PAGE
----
Mr Mubarak's long and - as we discovered today - reluctant goodbye is a real cause for concern and chaos in Egypt. So in return for free board and lodging and escape from the mob, the strongmen could see out their days in the Swiss Alps. What's there not to like?

There would however be certain conditions. The guests would be required to wear national costume at all times during the day, including head dress. When sitting down for dinner they would be expected to sit on their thrones or presidential high chairs. Each meal would be preceded by the national anthems of each retiree. They would have to take all meals communally and when in their rooms they would have to listen to their best speeches on a never-ending loop. If that's not a definition of hell, what is?

I give them a few months before they will be screaming to be handed to the custodians of the International Criminal Court in The Hague. To face real justice in the serenity of a quiet cell and the comfort of prison pyjamas.

Storms rage at home and abroad

Matt Frei | 16:11 UK time, Wednesday, 2 February 2011

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Storms are all the rage today.

A cyclone is ravaging Queensland. Ice, snow and wind are churning up everything between Texas and Maine.

It is a fitting backdrop for the political typhoon rearranging the furniture and toppling old certainties in the Middle East.

For once, demonstrations on the Arab Street do not involve burning Israeli flags. But make no mistake, Israel is terrified by the unscripted drama unfolding on all sides.

The neighbourhood hasn't felt this uncomfortable in decades. Although its relations with Egypt weren't exactly warm and fuzzy, Israel could always rely on President Hosni Mubarak.

Many people forget that the $1.7bn (£1.05bn) in US aid to Egypt is given as part of a package that stems from the Camp David peace accords.

Being cordial with Israel was written into the DNA of the Mubarak regime. The same can be said for Jordan, where the Hashemite monarchy is always feeling the bracing winds of change.

Israel is right to feel lonely and nervous, especially at a time when the region is in danger of going nuclear. In today's New York Times, Tom Friedman makes an excellent case for why Israel should - no, must - use this crisis as an opportunity finally to make a peace deal with the Palestinians before any new government in Cairo might change its mind about being friends with Israel.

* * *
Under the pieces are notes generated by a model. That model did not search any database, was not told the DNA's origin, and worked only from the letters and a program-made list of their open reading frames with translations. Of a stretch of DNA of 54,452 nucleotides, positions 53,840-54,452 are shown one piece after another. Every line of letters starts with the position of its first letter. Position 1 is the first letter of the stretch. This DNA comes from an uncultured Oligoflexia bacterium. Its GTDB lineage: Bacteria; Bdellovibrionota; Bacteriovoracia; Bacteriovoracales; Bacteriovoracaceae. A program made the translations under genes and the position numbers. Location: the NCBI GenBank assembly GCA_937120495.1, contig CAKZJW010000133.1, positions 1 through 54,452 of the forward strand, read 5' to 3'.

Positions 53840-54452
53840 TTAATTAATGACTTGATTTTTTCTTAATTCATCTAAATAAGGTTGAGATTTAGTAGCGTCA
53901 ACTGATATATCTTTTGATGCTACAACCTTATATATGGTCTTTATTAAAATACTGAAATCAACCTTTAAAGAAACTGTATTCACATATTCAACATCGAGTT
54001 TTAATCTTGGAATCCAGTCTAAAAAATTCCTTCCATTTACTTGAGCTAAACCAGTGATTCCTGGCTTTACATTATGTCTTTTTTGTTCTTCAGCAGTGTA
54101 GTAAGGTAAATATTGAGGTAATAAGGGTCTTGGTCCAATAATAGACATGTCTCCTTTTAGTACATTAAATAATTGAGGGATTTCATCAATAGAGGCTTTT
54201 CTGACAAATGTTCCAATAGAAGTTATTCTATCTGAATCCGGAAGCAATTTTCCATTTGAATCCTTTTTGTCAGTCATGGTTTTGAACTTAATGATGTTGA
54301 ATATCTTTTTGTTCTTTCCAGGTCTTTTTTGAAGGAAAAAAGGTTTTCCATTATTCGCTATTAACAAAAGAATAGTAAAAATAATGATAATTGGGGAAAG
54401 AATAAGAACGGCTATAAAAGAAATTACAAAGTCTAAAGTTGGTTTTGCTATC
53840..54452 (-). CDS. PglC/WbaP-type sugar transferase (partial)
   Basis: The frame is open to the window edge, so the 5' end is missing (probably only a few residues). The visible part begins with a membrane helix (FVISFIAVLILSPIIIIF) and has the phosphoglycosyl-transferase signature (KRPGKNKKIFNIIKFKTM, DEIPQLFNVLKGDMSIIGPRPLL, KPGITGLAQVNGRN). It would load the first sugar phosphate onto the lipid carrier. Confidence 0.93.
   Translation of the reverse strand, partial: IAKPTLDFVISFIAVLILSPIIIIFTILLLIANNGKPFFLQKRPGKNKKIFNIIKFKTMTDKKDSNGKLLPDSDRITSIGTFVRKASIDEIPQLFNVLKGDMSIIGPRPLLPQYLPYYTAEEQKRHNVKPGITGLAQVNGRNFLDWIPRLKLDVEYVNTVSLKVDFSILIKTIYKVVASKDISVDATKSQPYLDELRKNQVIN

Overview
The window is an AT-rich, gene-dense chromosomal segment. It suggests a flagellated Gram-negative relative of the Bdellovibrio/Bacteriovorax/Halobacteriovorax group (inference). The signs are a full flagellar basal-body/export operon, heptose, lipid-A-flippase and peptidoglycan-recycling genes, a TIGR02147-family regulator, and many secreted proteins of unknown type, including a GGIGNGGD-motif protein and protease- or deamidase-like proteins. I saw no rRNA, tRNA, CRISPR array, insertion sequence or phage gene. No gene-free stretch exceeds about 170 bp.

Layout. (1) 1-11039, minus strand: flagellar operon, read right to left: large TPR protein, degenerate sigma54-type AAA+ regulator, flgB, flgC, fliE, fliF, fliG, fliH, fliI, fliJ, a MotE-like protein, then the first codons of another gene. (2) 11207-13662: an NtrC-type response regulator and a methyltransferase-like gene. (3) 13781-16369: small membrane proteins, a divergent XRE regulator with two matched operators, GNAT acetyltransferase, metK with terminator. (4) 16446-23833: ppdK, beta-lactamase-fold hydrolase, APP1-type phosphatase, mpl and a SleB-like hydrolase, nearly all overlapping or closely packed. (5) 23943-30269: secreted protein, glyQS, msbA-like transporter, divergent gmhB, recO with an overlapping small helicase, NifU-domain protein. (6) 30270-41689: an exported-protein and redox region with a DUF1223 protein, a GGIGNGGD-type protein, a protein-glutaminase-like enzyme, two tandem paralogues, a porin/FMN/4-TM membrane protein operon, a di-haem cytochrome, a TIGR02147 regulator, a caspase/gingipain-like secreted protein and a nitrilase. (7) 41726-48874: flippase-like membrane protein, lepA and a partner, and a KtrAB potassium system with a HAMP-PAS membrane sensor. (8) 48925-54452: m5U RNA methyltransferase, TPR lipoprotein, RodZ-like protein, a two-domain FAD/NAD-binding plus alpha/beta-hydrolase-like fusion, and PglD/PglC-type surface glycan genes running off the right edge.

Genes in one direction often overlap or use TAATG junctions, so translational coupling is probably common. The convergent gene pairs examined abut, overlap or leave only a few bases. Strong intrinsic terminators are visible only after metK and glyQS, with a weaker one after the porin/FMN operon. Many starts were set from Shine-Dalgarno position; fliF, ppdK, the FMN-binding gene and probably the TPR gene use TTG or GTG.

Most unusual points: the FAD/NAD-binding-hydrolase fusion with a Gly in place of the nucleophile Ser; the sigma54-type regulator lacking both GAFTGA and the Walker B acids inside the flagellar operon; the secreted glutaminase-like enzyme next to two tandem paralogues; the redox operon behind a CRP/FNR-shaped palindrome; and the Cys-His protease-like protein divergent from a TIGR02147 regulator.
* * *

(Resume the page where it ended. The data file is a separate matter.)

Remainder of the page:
Such a deal would, among other things, give the Israelis the cover they have never had in the region. If they can make peace with the Palestinians, the only reason for other Arab states not to is naked enmity.

At a dinner on Monday night I put this thesis to General Brent Scowcroft, a wise Washington veteran who has served and advised five presidents on national security.

He thought about it for a few seconds and then said that, sadly, the Israelis could be relied upon to do the exact opposite and batten down the hatches in stormy times like this.

Batten down by all means, but invite the Palestinians in first.

Has the Middle East caught the freedom bug?

Matt Frei | 23:30 UK time, Tuesday, 1 February 2011

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Protester with flags in Egypt

Have you noticed how Egypt's revolution is NOT named after a flower or a tree or a colour? Perhaps that's just as well because such labels don't always bode well. Remember how the euphoria of the Orange Revolution (Ukraine), the Rose Revolution (Georgia), the Cedar Revolution (Lebanon) or indeed the Green Revolution (Iran) ended? In the latter case the baby was strangled at birth. In the other cases the revolutionary ecstasy gave way to the frustration of elected government, deprived of the institutions and laws necessary to make democracies work.


When President Hosni Mubarak leaves, the same fate may await Egypt, with potentially more serious consequences for the region and beyond. So much now depends on how long and peaceful the stand-off is between the demonstrators who have smelt blood and a president who clings to hopes of a dignified departure. What are those Egyptian generals thinking tonight? Trust has been so badly eroded over the decades that Mubarak's eight-month glide path to retirement may be wishful thinking. Egypt is caught between an impatient street and a reluctant palace.

But one thing has changed beyond question. After the Berlin Wall fell, Eastern Europe, most of Asia and Latin America caught the virus of democracy. The only part of the world that seemed immune was the Middle East. Many wondered whether democracy and self determination simply weren't part of the Arab DNA, just at a time when the prevailing image coming out the region was extreme, fundamentalist, intransigent. America tried to inject the freedom bug by force and the patient reacted with allergies. Now in Tunisia and Egypt the people have done it themselves. Other countries are bound to follow - sooner or later.